- Economic theory, in every branch, deals with practical affairs. Its subject is human welfare, and it is never entirely dissociated from the practical question of how human welfare is to be promoted. But it is a special characteristic of the art of central banking that it deals specifically with the task of an authority directly entrusted with the promotion of human welfare. Human welfare, human motives, human behaviour supply material so baffling and elusive that many people are sceptical of the possibility of building a scientific edifice on so shifting a foundation. But however complex the material, and however imperfect the data, there is always an advantage to be gained from systematic thought.
A Century of Bank Rate (1938)Edit
Ralph George Hawtrey, A Century of Bank Rate (1938)
- To unstable money are to be traced nearly all our economic troubles since 1918: the unemployment of the inter-war period; the over-employment and scarcity of labour since the Second World War; the labour unrest incidental to perpetual wage demands; the hardships and dislocation caused by the declining value of small savings, annuities and endowments; the vexation of continual price rises even for those whose incomes on the whole keep pace with them; the collapse of the prices of Government securities through distrust of the unit in which they are valued.
- ‘Foreword’ (1961) to A Century of Bank Rate (1962, 2nd ed.), p. xxii.
- Once the gold standard was suspended, there could be no doubt of the purpose of that step. In face of the exchange risk the high rate could not possibly attract foreign money. It could only be intended as a safeguard against inflation. Fantastic fears of inflation were expressed. That was to cry, Fire, Fire, in Noah's Flood. It is after depression and unemployment have subsided that inflation becomes dangerous.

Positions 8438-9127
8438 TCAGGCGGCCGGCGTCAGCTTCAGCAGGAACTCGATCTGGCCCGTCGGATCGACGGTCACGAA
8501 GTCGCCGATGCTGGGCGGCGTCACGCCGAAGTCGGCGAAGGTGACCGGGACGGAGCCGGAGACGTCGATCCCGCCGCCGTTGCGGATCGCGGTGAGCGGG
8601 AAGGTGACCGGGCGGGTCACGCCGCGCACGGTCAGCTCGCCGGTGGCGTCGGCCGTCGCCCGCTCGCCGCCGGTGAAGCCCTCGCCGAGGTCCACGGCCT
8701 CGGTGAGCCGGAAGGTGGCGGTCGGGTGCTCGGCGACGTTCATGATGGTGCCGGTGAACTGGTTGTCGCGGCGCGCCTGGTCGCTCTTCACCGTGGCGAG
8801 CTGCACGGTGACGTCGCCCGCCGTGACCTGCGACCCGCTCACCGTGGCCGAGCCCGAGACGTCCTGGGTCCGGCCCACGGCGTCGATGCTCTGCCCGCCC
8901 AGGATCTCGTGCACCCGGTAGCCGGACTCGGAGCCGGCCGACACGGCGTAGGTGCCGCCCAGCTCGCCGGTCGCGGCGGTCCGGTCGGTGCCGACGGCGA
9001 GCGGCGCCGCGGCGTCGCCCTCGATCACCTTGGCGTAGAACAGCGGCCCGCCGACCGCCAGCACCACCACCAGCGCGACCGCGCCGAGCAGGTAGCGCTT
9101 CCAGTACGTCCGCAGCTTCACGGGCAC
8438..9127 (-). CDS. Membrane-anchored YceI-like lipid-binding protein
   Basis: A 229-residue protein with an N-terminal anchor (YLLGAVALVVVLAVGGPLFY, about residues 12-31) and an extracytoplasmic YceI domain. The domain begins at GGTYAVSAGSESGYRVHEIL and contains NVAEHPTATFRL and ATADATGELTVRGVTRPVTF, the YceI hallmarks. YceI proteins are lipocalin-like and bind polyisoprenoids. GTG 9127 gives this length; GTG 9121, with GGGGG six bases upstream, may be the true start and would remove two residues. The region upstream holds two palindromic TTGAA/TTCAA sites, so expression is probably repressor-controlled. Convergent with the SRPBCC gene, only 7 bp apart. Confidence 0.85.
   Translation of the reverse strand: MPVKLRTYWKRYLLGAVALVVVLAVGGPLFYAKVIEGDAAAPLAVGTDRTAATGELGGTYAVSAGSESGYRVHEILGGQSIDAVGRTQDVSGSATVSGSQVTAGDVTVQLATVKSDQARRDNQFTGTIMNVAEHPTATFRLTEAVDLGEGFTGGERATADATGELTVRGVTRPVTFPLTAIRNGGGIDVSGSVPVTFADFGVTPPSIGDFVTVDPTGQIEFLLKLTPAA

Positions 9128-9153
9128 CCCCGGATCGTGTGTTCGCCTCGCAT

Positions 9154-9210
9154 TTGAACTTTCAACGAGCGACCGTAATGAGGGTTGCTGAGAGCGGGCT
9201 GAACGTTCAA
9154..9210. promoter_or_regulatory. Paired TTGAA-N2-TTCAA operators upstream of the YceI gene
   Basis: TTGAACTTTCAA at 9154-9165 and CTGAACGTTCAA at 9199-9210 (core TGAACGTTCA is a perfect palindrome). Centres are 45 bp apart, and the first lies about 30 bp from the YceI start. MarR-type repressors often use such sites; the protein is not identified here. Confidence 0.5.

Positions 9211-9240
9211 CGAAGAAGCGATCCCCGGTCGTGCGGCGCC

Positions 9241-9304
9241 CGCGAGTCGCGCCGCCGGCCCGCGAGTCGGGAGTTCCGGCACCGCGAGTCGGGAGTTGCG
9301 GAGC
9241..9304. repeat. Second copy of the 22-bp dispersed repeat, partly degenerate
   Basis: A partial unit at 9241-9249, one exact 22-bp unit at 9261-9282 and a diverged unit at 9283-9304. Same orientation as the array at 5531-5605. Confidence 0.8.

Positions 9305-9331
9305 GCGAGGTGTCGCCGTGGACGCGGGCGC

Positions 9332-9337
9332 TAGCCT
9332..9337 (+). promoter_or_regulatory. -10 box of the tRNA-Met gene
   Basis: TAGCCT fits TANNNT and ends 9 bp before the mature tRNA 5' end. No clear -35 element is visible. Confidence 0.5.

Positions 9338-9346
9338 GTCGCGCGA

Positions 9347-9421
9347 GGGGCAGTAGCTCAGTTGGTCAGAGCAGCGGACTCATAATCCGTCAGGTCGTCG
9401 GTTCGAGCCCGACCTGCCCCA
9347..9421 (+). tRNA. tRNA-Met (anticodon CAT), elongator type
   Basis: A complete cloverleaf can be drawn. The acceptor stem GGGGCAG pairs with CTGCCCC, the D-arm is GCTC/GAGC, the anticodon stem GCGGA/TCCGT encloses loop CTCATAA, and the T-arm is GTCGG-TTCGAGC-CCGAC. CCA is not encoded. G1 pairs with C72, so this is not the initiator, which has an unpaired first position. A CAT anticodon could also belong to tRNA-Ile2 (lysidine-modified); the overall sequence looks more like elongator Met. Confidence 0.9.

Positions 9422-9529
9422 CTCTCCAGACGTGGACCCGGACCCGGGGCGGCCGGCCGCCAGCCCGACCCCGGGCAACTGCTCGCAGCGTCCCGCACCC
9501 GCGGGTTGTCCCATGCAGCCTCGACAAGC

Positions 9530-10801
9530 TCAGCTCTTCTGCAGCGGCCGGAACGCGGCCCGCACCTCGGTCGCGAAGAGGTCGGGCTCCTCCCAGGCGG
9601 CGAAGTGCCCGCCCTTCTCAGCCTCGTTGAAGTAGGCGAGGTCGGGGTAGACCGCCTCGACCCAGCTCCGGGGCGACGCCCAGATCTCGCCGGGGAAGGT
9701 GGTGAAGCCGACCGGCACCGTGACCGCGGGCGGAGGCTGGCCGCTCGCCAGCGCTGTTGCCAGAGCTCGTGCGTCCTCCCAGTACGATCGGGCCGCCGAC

- Chapter IV, "Bank Rate and Deflation, 1934-32" p.144-145
Quotes about Ralph George HawtreyEdit
- Hawtrey, I think one can see, came to favor the other way out. It is the fixed rate of exchange which imposes the international constraint; if that is abandoned, the Bank can recover its authority. A system in which the rate of exchange is free to move, while internal stability is maintained by a relentless application of the Bank Rate mechanism, is theoretically conceivable, and as a model is instructive. But it would seem to depend for its working upon the maintenance of confidence in some normal rate of exchange, from which the current rate would be supposed to diverge only more or less temporarily; and it is not easy to see how such confidence could be engendered.
- John Hicks, “Hawtrey,” in Economic Perspectives (1977), p. 128
- I regard Mr. Hawtrey as my grandparent and Mr. Robertson as my parent in the paths of errancy, and I have been greatly influenced by them.
- John Maynard Keynes, “Alternative Theories of the Rate of Interest.” Economic Journal 47 (June 1937): 241–252.
- We were at an age when our beliefs influenced our behaviour, a characteristic of the young which it is easy for the middle-aged to forget, and the habits of feeling formed then still persist in a recognisable degree. It is those habits of feeling, influencing the majority of us, which make this Club a collectivity and separate us from the rest. They overlaid, somehow, our otherwise extremely diiferent characters-—Moore himself was a puritan and precisian, Strachey (for that was his name at that time) a Voltaircan, Woolf a rabbi, myself a nonconformist, Sheppard a conformist and (as it now turns out) an ecclesiastic, Clive a gay and amiable dog, Sydney-Turner a quietist, Hawtrey a dogmatist and so on.
- John Maynard Keynes, "My Early Beliefs" in Two Memoirs (1949)
- If thoughtful individuals, well read in contemporary economic theory in the 1920s, had been asked at that time which economist was most likely to revolutionise twentieth-century monetary economics (and indeed had already started doing so), it is likely that, without hesitation, they would have given the name Ralph Hawtrey, rather than that of his rival, which we would now give, John Maynard Keynes.
- Jan Toporowski, Theories of Financial Disturbance: An Examination of Critical Theories of Finance from Adam Smith to the Present Day (2005), Ch. 5 "Ralph Hawtrey and the monetary business cycle"
- Mehrling: So you didn’t read at that time the classic banking texts, for example, Bagehot’s Lombard Street?
Volcker: Well I read some of Bagehot, and I read a lot of Hawtrey. I remember I read a lot of Hawtrey.
Mehrling: Currency and Credit? The Art of Central Banking?
Volcker: I don’t remember the names of the books, just being in London. In those days I used to read The Economist and the Financial Times, so I kept up with what was going on in the money markets.